Brian Benchoff for HACKADAY: CES is over, and now we can take a step back, distance ourselves from the trade show booths, and figure out where 3D printing will be going over the next year.
The Hype Cycle is a great way to explain trends in fads and technological advances. VR and autonomous cars are very early on the Hype Cycle right now. Smartphones are on the plateau of productivity. 3D printing is head-down in the trough of disillusionment.
For this year’s CES, 3D printing is not even a product category. In fact, the official documentation I found at Prusa’s booth listed their company in the ‘Assistive Technologies’ category. These are dark days for the public perception of 3D printing.
The perception of 3D printing has been tied inexorably to Makerbot. Makerbot presented the only 3D printer on The Colbert Report. Only Makerbot had their 3D printing storefronts featured on CNN. It’s been like this for half a decade, and hopefully things will get better. Cont'd...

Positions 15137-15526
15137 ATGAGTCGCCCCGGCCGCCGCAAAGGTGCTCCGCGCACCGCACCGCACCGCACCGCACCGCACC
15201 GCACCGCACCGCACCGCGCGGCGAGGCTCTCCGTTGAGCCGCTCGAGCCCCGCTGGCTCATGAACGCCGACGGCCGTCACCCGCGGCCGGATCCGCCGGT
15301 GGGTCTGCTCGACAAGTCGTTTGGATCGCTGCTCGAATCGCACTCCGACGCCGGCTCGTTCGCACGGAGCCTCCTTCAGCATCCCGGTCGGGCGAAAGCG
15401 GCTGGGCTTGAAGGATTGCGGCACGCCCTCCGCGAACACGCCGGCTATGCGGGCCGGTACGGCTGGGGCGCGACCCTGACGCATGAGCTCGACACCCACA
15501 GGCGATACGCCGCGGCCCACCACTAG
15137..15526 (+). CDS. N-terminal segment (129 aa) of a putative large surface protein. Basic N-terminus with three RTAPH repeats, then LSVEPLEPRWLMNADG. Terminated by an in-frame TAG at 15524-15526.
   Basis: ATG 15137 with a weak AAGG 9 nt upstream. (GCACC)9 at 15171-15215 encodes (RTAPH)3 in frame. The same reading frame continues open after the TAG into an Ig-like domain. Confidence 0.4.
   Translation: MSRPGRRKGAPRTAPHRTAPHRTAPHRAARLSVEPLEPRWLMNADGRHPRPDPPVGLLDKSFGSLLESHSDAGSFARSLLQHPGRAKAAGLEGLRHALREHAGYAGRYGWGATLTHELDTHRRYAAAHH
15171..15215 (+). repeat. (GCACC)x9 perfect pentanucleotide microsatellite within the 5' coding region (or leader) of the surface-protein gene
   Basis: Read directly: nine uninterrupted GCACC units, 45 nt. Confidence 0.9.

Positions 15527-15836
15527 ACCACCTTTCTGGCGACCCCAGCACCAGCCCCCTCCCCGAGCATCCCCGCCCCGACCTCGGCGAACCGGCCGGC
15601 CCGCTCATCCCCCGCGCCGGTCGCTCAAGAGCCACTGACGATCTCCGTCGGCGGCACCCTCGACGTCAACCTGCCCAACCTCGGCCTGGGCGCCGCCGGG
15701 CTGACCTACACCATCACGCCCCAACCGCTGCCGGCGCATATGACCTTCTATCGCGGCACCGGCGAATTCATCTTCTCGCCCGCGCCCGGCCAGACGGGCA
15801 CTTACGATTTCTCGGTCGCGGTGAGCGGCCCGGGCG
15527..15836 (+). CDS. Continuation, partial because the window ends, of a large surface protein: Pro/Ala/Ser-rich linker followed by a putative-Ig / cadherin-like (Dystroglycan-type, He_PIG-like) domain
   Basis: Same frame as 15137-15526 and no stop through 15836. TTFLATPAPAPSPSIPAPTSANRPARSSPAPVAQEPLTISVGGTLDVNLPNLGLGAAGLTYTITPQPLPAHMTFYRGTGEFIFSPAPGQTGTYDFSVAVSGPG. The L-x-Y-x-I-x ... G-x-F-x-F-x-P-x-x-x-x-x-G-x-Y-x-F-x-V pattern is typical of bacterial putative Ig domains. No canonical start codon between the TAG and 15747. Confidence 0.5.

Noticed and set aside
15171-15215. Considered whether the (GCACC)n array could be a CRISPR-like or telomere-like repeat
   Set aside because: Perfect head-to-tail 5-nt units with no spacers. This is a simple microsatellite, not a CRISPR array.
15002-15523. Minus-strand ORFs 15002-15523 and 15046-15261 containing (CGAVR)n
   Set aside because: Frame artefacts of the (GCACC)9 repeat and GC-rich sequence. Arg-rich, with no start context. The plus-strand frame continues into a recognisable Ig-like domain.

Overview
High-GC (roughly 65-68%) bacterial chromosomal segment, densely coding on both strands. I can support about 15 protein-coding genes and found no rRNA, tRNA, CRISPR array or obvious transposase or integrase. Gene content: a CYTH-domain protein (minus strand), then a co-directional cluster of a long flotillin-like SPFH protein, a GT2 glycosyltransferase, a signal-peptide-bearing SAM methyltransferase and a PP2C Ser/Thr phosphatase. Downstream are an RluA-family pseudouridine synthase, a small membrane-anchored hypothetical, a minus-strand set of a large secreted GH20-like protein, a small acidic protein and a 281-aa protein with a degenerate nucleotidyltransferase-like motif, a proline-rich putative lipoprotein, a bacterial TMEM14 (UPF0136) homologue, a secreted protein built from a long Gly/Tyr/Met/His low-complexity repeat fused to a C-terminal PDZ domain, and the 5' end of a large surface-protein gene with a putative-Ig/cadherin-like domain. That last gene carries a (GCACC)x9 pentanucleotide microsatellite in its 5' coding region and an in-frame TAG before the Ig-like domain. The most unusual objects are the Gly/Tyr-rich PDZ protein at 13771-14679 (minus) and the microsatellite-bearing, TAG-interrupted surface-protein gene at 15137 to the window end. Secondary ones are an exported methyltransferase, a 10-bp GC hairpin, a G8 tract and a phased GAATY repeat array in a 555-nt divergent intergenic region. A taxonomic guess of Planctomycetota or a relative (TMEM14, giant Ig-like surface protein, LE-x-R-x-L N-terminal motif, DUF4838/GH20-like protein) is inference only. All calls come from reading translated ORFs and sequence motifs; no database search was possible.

EXAIR's Super Air Knife is a quiet, hard-hitting curtain of air that dramatically reduces compressed air usage and noise when compared to other blowoffs. The Super Air Knife offers a more efficient way to clean, dry or cool parts, webs or conveyors. It delivers a uniform sheet of laminar airflow across the entire length with hard-hitting force.
Noisy blowoffs become a whisper when replaced with the compact Super Air Knife. Even at high pressures of 80 PSIG (5.5 BAR), the sound level is surprisingly quiet at 69 dBA for most applications! Air amplification ratios (entrained air to compressed air) of 40:1 are produced. Meets OSHA maximum dead-end pressure and noise requirements.
See the Super Air Knife in action at https://exair.co/watchairknives?pub=184.akv
Special promotion is available now. www.exair.com/184/sakpromopr.htm